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Van's Aircraft cleared to exit bankruptcy

Creditors agree to terms; VanGrunsven Trust takes ownership

The most prolific kitplane maker in the world is on track to stay that way following a final hearing in the Van's Aircraft Chapter 11 bankruptcy case on May 15.

Photo by Chris Rose.

Judge David W. Hercher of the U.S. Bankruptcy Court for the District of Oregon presided over a 48-minute proceeding to go over a few details in a proposed court order—and confirm that various parties had withdrawn their objections—before confirming a reorganization plan more or less as it was first presented to the court in April and subsequently approved by the overwhelming majority of creditors.

Company founder (and chief rescuer) Richard "Dick" VanGrunsven was present in the courtroom as attorney Timothy Conway spoke on the company's behalf, responding to an objection from one of the hundreds of affected customers who sought to improve terms already approved by other creditors in similar situations.

The customer asked to extend the term and increase the total amount of repayments to be made to customers who rejected the company's offer to fulfill their order at a higher price. Most of the customers in this situation voted overwhelmingly in favor of the plan—88 percent of all individuals in that general group of unsecured creditors, representing 93 percent of the funds owed to their class, voted to approve the plan as presented, court records show.

Other creditors, including manufacturers and other vendors, also accepted less than full repayment and voted to approve the plan, Conway noted, adding that his client (Van's Aircraft, the debtor in the case) "could have proposed a plan that paid creditors absolutely nothing and still have been confirmed," given the provisions Congress wrote into the bankruptcy code. Conway said the individual customer's stated "concern is understandable," given the fact that customers had been forced to wait for weeks to learn the new terms they would be offered as Van's Aircraft rejected hundreds of purchase agreements. Conway said the customer who expressed his grievance during the hearing "got treated like everybody else in the same situation."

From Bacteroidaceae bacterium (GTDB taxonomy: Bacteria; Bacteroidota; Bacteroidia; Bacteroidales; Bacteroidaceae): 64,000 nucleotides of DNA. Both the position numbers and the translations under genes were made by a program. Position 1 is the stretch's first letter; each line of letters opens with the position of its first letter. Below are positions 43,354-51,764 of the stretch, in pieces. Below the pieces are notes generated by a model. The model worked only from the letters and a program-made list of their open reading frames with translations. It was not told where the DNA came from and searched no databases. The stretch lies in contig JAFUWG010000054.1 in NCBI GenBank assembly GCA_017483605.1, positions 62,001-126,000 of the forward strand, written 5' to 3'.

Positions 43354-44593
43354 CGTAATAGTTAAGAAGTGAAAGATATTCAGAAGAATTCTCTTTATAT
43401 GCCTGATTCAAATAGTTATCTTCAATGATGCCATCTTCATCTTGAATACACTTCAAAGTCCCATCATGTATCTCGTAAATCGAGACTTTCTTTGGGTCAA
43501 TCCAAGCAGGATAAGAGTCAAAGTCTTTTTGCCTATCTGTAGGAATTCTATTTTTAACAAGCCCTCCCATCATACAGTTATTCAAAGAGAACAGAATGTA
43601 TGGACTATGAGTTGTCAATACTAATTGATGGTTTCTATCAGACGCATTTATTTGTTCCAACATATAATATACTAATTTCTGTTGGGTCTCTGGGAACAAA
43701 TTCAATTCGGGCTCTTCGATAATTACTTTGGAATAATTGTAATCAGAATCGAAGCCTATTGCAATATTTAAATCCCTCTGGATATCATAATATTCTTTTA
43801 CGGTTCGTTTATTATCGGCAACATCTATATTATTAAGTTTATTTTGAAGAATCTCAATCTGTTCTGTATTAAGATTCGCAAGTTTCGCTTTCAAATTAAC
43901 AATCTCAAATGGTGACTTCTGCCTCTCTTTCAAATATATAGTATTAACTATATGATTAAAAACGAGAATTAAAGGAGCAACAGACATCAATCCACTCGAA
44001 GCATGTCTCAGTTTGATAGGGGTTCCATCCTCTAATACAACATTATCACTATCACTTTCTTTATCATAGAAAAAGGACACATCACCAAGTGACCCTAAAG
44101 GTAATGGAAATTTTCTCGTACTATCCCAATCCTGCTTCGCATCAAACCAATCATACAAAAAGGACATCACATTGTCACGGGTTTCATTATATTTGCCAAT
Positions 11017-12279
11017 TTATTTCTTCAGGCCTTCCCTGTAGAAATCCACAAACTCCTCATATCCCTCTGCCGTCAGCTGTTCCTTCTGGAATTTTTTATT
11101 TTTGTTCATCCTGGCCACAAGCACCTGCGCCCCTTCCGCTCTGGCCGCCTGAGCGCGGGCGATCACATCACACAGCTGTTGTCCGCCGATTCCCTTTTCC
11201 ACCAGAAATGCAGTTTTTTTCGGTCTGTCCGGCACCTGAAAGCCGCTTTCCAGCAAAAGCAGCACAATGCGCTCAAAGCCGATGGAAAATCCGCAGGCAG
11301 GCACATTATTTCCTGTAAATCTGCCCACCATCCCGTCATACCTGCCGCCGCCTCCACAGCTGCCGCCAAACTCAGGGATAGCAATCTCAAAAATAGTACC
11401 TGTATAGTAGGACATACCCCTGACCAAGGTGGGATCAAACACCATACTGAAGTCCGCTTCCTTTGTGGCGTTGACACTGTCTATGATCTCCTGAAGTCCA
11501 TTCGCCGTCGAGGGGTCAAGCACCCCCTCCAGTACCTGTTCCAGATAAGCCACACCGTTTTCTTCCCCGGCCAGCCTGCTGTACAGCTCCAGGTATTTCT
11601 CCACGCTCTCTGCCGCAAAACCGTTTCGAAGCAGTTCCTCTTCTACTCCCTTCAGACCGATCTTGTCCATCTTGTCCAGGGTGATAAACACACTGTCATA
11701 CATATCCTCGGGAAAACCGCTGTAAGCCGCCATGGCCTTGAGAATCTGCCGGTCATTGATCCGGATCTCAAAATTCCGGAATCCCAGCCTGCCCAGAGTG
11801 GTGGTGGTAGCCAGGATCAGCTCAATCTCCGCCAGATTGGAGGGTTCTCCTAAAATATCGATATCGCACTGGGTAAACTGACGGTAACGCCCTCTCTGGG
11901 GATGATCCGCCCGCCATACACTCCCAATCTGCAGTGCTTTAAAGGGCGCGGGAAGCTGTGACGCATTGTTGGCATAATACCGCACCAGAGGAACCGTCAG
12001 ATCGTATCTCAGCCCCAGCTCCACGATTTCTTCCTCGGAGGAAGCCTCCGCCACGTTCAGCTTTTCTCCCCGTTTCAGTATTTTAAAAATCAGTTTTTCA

Another objection from the U.S. trustee, who had sought to extend the repayment period, was withdrawn without commentary during the hearing, and the proceeding closed with Hercher stating that if the proposed order is presented as discussed, "I'll be prepared to sign it."

That expected signature, which confirms the Chapter 11 plan, completes a relatively speedy journey from crisis to a fiscal reboot, with Van's Aircraft able to continue making affordable, capable kitplanes in quantity—nearly 12,000 produced to date, and counting.

AOPA Pilot Protection Services attorney Jeremy Browner—whose experience in bankruptcy law was brought to bear on behalf of members who are also Van's Aircraft customers, and who sought counsel regarding the options available to them—said the outcome matched the company's stated goals exactly, and the 83-percent acceptance rate of higher prices by customers who agreed to amended contracts during the bankruptcy process is noteworthy, as was the lack of significant objections from creditors.